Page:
Oh say, can you see? NASCAR working on visibility at dusty Bristol

Bristola Herald Courier photo by David Crigger via AP / Kyle Busch drives on the temporary dirt surface at Tennessee's Bristol Motor Speedway during a NASCAR Cup Series practice in March 2021. Bristol is again hosting a dirt race, but this time it will be at night in hopes of improving visibility after the combination of dust and the sun's glare caused problems last year.

BRISTOL, Tenn. - Kyle Busch took a long pause to carefully choose how to describe visibility Friday in the first practice on the dirt at Bristol Motor Speedway.

"So far better, I guess?" the veteran Joe Gibbs Racing driver said. "But second half of that practice, you couldn't see. You put one car in front of you and you can't see. Two cars? You definitely can't see. That's going to be the toughest part, the dust."

NASCAR brought the Cup Series back to the Tennessee dirt for a second consecutive year as Speedway Motorsports again transformed its Bristol bullring, this time for a Sunday night race. It will be the first time NASCAR races on Easter in more than 30 years in a scheduling choice by Fox Sports to attract more eyeballs.

Last year at Bristol, in the first Cup Series race on dirt since 1970, the results were mixed. The 30,000 tons of red Tennessee clay used to cover the concrete made the 0.533-mile track a dust bowl that had dangerously poor visibility when combined with the glare of the sun.

"We have to race at night," said Team Penske's Joey Logano, the winner of last year's race. "That was important. Because you just couldn't even see the cars, and it was unsafe inside the car."

Speedway Motorsports has made changes to the track as well, knocking 3 degrees of banking off to make it 16 degrees at the apron; the track gets progressively steeper closer to the wall. It was done to create multiple racing lines and prevent too much rubber grinding into one slick lane.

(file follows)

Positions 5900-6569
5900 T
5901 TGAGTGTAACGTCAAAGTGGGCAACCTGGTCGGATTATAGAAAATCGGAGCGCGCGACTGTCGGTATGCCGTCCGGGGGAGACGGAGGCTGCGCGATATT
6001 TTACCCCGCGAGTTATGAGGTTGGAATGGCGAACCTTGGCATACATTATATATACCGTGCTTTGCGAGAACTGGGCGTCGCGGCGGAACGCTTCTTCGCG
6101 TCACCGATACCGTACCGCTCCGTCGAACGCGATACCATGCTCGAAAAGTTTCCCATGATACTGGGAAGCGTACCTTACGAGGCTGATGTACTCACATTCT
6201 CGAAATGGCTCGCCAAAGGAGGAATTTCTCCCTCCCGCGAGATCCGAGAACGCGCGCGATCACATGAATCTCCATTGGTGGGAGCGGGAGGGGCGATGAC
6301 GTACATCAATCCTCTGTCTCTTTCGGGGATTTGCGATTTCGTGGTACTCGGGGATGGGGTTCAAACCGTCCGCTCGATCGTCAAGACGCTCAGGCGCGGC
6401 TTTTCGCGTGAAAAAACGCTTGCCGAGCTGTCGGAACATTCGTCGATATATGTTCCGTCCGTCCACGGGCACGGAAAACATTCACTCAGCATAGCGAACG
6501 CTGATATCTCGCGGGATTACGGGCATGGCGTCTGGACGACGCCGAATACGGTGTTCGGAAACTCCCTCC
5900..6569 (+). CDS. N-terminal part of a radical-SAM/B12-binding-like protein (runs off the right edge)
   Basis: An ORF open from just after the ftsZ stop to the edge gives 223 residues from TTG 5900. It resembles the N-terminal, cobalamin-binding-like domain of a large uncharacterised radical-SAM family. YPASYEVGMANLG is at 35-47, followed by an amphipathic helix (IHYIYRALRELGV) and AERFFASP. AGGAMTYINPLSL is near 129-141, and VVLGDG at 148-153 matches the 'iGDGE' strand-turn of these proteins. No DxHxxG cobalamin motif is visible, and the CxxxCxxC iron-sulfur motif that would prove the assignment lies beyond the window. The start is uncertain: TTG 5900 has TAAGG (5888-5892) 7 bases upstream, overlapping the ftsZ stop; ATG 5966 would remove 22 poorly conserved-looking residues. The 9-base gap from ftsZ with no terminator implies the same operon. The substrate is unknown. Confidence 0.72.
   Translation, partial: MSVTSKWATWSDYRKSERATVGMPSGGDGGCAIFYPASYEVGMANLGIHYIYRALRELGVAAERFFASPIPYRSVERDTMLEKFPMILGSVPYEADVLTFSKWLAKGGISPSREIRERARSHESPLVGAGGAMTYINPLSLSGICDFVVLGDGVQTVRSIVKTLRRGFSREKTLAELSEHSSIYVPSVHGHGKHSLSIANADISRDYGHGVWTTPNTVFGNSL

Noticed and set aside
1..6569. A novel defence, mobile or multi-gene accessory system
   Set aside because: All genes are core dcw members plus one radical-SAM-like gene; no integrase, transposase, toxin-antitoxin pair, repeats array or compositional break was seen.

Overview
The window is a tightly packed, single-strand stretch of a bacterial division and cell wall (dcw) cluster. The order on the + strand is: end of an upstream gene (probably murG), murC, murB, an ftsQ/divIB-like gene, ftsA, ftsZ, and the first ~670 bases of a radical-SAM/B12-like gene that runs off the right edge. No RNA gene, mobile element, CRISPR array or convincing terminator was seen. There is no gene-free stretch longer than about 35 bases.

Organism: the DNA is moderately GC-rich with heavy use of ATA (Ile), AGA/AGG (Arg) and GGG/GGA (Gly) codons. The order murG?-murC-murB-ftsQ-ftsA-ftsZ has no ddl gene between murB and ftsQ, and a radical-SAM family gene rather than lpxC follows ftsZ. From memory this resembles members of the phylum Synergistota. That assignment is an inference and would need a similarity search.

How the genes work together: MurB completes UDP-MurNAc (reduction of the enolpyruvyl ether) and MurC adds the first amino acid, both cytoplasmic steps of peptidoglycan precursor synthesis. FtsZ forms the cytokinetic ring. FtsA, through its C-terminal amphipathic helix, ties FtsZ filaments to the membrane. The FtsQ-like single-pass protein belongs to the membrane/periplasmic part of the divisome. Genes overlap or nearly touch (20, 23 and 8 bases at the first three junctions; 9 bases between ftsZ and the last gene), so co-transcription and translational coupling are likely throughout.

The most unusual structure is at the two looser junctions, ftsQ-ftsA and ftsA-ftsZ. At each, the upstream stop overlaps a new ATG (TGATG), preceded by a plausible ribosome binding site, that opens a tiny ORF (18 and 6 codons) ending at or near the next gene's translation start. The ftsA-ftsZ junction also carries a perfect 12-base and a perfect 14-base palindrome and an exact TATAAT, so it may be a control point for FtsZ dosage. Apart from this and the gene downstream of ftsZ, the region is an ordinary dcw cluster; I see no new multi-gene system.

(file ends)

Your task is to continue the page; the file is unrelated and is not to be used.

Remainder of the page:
Reigning series champion Kyle Larson, who drives for Hendrick Motorsports, continues to compete in dirt track racing outside of NASCAR competition. He believes more could have been done at Bristol - specifically, the removal of windshields - and that NASCAR is wasting its time running a pseudo dirt race and not adopting all of the elements that make the formula a fan favorite.

"If we're not going to take the windshields out, then why are we racing on dirt?" Larson said on SiriusXM NASCAR Radio. "We just shouldn't race on dirt if we're not going to take the windshields out and actually have a dirt race with moisture in the track and being able to produce a real dirt race. I feel like we're just wasting everybody's time a little bit and not giving the fans and competitors what we all deserve."

Larson and Richard Childress Racing's Austin Dillon last year were the two main drivers advising Bristol and NASCAR on track prep, and both have argued the dirt can't be watered down and made moist enough with the windshields because they'd become caked with mud. The dirt is instead watered just enough - and that creates the blinding dust the drivers complained about.

Scott Miller, NASCAR's senior vice president of competition, told SiriusXM NASCAR Radio this week that racing without a windshield - which NASCAR tried during a test of the Next Gen car on dirt with driver Stewart Friesen - is too risky.

"The windshield is a critical safety component of our cars," Miller said. "Highly developed laminate. Really resistant to intrusion of foreign objects. Until we can further vet the possibility of not using a windshield, (we're going to) stick with the safety element of what we've been doing."

Larson said NASCAR replaced the windshield at the test with chicken wire, and the mud that slipped through stung Friesen's hands as he drove.

"I would not have felt safe with what they had for testing," Larson said. "With them putting chicken wire in it, it probably didn't look like they worked on it very long, like maybe last minute. I feel like if they would've worked on it months ago, then they probably would've come up with something safer to put in to keep big things from coming in the cockpit."

The lack of dirt experience among Cup Series drives has led several to enter Saturday's Truck Series race for extra seat time.

Logano and Harrison Burton will drive for David Gilliland Racing, Dillon will drive for Young's Motorsports and Hendrick's Chase Elliott will drive for Spire Motorsports, which won last week at Martinsville Speedway with William Byron - who went on to win the Cup Series race for Hendrick two days later at the same Virginia short track.

Sunday's field will be set by heat races and the lineups will be done in a random draw. Drivers will get points to be used to set their starting position based on where they finish in the heats on a 10-to-1 scale. There is an additional point available for every position improved from where they started the heat to where they finished. Ties in overall points will be broken by owner points.

NASCAR will use double-file restarts but have the option to go single file for safety purposes. There will be no live pit stops, and teams can only change tires and add fuel during the stage breaks, which will be six minutes.